We’re nearly there, folks! My blogathon (that’s a thing, yes?) is almost complete, and my cookathon is about to begin. Tomorrow I will peel and prep veg, ice the Christmas cake, make mince pies and a Yule Log, fish pie and sage and onion stuffing and, most crucially, I will compose the Christmas Day Timetable, by which I stand or fail. I’m a bit nervous about it all, as this is the first year I have cooked Christmas dinner without my dad here to help me. However, I’ve hopefully made my life easier by scheduling lunch for 4pm. My plans to get ahead of the game by making things and freezing them hasn’t gone that well. I do have a a container of frozen cranberry sauce, and cinnamon buns for breakfast on Christmas morning, but the rest is still to do. Perhaps with all this going on it isn’t a coincidence that I felt inspired to write about holidays today.
I love holidays and travel, whether near or far. Whenever I listen to Moon River and hear the line “two drifters, off to see the world; there’s such a lot of world to see” I feel a thrill. There is such a lot of world, and I do so want to see as much of it as possible! One of the great things about holidays is the chance to explore somewhere new, try new food, learn a few words of a new language, see how different things can be, even between neighbouring countries.
I also relish how much easier I find it to focus on what really matters; just being with and enjoying husband and children, when we’re away from home. We had a mini-holiday today. Or day-trip, if you want to be pedantic. We went to Rye, which is a real favourite of ours. It’s one of the old cinque ports; a gorgeous little town of half-timbered houses on streets which wind around and tumble steeply down to the reclaimed marshland. At the top of the town is the sweetest little castle you’ll ever see. I love the contrast between the bleak expanses of sky and estuary and the cosy little pubs and teashops with log fires galore.
If I’d been at home today I would have filled the time with jobs. I would have cleaned and vacuumed, changed beds, washed floors, hung Christmas cards and goodness knows what else. As it was I cuddled Sophia and chatted with Anna and joked with my husband. I also ate an amazing lunch at the fabulous George in Rye. Oh, and became proud co-owner of a life-sized plush penguin. I don’t quite know how that happened. I can’t honestly say it was down to either of the children. Perhaps something to do with me having a glass of very nice Sauvignon Blanc and my husband having a pint of beer with lunch? Or Christmas spirit? I don’t know, but we were walking past a little toy shop and saw the most adorable penguins in the window. Husband noticed them first – he absolutely adores penguins – and it was a little bit like love at first sight for all of us. Before we knew where we were Petrarch, as he was subsequently christened, had joined the family. You see, holidays make you so much more receptive to new experiences.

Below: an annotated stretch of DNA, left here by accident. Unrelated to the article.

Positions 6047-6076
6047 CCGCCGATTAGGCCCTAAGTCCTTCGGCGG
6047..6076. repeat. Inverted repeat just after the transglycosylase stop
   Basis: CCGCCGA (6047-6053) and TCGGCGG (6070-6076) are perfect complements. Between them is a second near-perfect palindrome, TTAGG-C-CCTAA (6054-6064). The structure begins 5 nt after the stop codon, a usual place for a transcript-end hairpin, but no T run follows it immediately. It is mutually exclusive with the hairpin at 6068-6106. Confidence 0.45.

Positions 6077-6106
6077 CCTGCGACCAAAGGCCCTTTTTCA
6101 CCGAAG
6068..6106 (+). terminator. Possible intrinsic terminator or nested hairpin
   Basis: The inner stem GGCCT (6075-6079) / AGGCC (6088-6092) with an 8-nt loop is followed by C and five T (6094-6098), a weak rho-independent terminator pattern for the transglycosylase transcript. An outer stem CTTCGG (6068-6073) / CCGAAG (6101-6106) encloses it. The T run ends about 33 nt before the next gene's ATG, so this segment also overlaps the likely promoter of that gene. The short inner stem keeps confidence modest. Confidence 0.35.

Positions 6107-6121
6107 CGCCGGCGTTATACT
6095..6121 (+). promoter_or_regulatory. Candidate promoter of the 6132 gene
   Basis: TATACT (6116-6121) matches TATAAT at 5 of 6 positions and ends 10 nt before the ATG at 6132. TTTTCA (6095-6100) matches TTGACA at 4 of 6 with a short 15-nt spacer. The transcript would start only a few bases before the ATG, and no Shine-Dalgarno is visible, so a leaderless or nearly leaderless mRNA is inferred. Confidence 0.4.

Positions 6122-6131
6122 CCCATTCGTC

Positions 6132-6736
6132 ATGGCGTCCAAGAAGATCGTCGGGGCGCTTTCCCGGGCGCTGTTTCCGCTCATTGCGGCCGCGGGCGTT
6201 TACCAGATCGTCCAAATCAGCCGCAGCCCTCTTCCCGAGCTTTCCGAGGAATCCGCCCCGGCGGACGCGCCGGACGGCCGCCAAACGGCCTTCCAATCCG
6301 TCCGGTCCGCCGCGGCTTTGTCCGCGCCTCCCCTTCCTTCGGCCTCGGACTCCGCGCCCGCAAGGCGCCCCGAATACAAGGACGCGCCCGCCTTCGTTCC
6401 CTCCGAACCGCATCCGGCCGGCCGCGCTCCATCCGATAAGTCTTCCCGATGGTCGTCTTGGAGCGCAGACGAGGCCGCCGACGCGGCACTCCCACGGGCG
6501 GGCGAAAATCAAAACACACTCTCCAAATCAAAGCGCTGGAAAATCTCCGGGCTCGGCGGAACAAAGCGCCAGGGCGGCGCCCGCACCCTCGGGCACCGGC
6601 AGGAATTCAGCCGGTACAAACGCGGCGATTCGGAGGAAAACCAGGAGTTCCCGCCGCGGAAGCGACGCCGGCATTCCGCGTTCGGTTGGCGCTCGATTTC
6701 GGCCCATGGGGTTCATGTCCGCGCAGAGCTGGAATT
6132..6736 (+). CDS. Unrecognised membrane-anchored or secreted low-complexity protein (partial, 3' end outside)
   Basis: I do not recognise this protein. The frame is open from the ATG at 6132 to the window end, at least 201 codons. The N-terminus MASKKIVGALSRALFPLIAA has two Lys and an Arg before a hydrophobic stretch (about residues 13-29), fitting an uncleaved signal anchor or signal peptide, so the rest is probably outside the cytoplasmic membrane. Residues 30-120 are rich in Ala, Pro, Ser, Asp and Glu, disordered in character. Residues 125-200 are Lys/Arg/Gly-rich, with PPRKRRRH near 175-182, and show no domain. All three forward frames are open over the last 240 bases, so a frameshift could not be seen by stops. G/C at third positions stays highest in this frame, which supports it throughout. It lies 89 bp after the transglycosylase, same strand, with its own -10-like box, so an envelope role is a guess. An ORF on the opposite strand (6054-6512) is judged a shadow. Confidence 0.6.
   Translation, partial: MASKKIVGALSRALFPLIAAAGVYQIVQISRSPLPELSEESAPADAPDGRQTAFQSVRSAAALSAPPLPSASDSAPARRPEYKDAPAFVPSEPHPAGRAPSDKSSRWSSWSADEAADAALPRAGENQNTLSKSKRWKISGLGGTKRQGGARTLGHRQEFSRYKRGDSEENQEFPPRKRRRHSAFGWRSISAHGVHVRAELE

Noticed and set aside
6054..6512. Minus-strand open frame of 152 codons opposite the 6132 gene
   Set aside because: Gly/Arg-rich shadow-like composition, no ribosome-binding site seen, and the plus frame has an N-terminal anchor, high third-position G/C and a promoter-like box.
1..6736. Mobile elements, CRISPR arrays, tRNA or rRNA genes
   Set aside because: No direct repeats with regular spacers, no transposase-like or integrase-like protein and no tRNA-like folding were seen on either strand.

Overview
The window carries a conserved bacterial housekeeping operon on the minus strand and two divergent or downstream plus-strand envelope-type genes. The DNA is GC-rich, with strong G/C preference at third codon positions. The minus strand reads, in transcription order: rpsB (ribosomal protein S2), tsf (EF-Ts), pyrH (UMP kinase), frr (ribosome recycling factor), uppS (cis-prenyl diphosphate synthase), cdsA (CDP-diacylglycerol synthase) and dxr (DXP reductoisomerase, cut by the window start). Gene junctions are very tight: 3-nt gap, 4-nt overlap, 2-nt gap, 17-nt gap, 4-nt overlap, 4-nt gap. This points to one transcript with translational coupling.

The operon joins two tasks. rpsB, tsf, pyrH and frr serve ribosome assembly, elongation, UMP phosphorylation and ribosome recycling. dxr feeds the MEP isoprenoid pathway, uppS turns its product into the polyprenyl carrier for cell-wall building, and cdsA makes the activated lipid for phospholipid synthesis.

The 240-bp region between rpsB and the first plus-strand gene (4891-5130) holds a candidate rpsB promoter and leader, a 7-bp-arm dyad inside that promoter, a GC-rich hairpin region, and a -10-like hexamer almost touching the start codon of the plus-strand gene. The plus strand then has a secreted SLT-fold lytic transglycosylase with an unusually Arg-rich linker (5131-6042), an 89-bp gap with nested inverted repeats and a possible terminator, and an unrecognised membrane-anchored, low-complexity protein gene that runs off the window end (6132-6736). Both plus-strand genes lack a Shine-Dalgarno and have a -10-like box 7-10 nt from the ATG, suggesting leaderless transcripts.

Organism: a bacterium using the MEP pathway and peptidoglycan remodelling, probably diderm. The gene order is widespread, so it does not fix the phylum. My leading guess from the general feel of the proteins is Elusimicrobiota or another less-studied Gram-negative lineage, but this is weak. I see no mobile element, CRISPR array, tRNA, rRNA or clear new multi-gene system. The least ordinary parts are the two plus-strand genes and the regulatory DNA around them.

And maybe all those jobs still need doing, but I can just be a little busier tomorrow, or even (shock horror) leave some of them until after Christmas. Holidays, even incredibly short ones, are very good at restoring perspective.
Sophia was a brilliant travelling companion at three months old when we took her on a two week journey across Europe by train. She is now slightly more challenging as sitting still, even when accompanied by a penguin the same size as her, isn’t really her forte. That being the case, I’m not quite sure how holidays will pan out this year, so it’s encouraging to discover that I can feel totally refreshed by just one day out an hour’s train journey from London. And then, of course, there’s also that elusive spa break to look forward to…in the meantime, I’m going to continue ignoring the housework and go and watch Love Actually.
A ‘holiday’ whatever its length – one day or fourteen days – is a great way of recharging the batteries and giving you the energy to tackle the day to day jobs around the house x